As I attempt to take my leave of the internet a bit, you provide a wonderful model of the art of savoring, slowly and richly, those purely human places.
You know you'll be pulled back sooner than you intended, Susan..!Thanks for your lovely comment.
Lovely quote and image, as with the previous post. I've been reading about your historic floods in the UK. Hope all is well with you and your family.
We Iive in the East Midlands, George — luckily one of the least-affected areas flood-wise. So we are fine, thanks. Indeed, Lincolnshire and East Anglia are traditionally some of the driest parts of Britain. We had a few problems, but nothing at all in comparison with much of the south and south-west of England and west Wales, parts of which experienced record-breaking amounts of rain and gale-force winds — causing all the devastation and misery you've been reading about.I've really enjoyed rereading The Duino Elegies, and am so glad you enjoyed the quotes plus the photographs — though, to some extent, it's self-defeating to even attempt to illustrate Rilke's inner, invisible world...
Until your recent posts I was not awake to Mr Rilke's work (and had, in fact, confused him with Erich Maria Remarque, whose 'Im Westen Nichts Neues' I read many years ago. It's fascinating stuff; thank you for bringing it to my attention.
I've been deeply moved by Rilke since I first read him at uni, Nick. I would put Duino Elegies alongside such works as Divine Comedy, Waste Land and Four Quartets.Thanks for your comment, and I'm pleased you were 'awakened'!
It's snowing lightly here today. I can hear water dripping and am hoping the snow will turn to rain. I'm grateful for your recent series of posts. I have just finished re-reading Tess of the d'Urbervilles and have not been feeling well and am in need of Rilke's perspective. I had completely forgotten the details as to how her story ended. Hardy's loving and illuminating descriptions of English landscape are in such contrast to the sorrows of Tess's life. I had not read Tess of the d'Urbervilles since I was in my early 30s. What I had remembered most clearly about the book were images of Tess walking through the English landscape -- images of transcendence and consolation to me at the time. In Rilke's light, I see her heart as transcendent.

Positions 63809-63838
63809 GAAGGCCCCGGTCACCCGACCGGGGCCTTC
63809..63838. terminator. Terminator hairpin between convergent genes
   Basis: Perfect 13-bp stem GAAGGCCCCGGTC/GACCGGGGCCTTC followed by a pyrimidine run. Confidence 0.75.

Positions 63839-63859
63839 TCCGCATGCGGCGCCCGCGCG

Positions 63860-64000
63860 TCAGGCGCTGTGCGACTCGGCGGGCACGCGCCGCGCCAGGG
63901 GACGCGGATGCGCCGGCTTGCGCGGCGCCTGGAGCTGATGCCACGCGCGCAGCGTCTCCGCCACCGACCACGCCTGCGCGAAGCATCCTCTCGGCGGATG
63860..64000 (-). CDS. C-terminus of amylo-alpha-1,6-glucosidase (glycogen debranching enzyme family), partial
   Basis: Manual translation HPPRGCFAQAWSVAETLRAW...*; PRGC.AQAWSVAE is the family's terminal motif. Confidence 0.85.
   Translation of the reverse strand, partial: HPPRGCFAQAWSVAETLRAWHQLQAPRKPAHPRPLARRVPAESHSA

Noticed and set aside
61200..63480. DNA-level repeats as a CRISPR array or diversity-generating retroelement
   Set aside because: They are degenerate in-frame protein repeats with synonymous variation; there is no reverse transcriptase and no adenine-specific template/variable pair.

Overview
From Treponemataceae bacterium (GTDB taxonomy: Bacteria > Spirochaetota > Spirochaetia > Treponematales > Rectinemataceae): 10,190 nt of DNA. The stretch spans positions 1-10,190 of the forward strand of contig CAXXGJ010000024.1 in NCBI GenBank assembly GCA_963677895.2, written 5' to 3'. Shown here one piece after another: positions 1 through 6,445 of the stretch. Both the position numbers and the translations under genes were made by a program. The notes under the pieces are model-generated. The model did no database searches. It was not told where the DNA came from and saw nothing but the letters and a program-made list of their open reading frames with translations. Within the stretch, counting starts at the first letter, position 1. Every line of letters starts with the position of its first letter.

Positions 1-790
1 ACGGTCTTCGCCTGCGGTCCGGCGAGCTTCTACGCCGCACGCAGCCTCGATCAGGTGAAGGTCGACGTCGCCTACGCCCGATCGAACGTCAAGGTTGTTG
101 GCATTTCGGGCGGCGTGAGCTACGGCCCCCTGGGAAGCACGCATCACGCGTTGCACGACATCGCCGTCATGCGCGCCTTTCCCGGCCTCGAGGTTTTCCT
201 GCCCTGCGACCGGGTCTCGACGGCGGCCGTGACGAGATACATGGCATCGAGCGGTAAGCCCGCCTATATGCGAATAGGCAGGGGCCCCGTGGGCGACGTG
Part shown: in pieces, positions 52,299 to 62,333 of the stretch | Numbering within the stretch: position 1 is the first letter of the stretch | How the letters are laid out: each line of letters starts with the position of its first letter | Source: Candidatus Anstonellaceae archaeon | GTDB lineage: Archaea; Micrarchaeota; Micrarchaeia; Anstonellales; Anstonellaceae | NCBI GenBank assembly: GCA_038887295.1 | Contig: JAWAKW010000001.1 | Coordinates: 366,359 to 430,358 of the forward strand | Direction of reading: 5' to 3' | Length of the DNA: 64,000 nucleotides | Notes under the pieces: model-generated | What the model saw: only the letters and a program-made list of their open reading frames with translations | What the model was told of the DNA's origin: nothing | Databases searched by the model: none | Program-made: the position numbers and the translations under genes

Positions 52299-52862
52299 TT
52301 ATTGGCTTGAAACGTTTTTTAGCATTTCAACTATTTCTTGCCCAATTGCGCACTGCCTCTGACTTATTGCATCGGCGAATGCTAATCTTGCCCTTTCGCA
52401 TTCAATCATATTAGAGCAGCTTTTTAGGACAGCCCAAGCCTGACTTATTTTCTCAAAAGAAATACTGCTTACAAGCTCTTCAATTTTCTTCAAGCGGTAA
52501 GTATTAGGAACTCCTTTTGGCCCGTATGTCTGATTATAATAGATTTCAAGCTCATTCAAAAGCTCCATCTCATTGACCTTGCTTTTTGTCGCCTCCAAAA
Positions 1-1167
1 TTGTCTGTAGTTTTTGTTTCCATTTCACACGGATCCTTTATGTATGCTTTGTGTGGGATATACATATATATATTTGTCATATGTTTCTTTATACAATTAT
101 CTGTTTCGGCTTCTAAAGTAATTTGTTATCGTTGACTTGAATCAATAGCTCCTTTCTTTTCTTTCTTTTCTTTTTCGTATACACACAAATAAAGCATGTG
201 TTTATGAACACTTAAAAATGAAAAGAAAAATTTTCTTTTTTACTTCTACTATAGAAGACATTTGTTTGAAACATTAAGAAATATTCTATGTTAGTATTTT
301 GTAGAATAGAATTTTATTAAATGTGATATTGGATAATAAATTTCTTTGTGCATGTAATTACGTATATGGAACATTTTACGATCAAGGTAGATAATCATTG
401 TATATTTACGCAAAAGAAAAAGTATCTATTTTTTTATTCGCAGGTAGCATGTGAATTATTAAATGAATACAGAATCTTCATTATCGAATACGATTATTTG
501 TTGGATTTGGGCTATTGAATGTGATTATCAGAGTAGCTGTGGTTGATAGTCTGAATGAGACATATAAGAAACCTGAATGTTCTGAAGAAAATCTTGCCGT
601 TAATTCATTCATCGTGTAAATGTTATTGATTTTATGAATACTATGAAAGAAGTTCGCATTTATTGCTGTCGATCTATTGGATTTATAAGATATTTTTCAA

It's a fascinating and compelling novel, Am. (I too remember all that walking.) And a deep and complex one: is Tess victim, earth goddess or a mixture of both? Different cultures reverberate and clash in the tragic figure of Tess.You're right — there's no author better than Hardy at describing the English countryside: its seasons, its customs and its rituals. Her heart is certainly transcendent, and universally and mythologically so — as demonstrated by the moving Stonehenge scene at the end of the book.
wonderful! Thank you. Will make it a priority to read this soon. I've got the Martin Crucefix translation on my shelf.Andy
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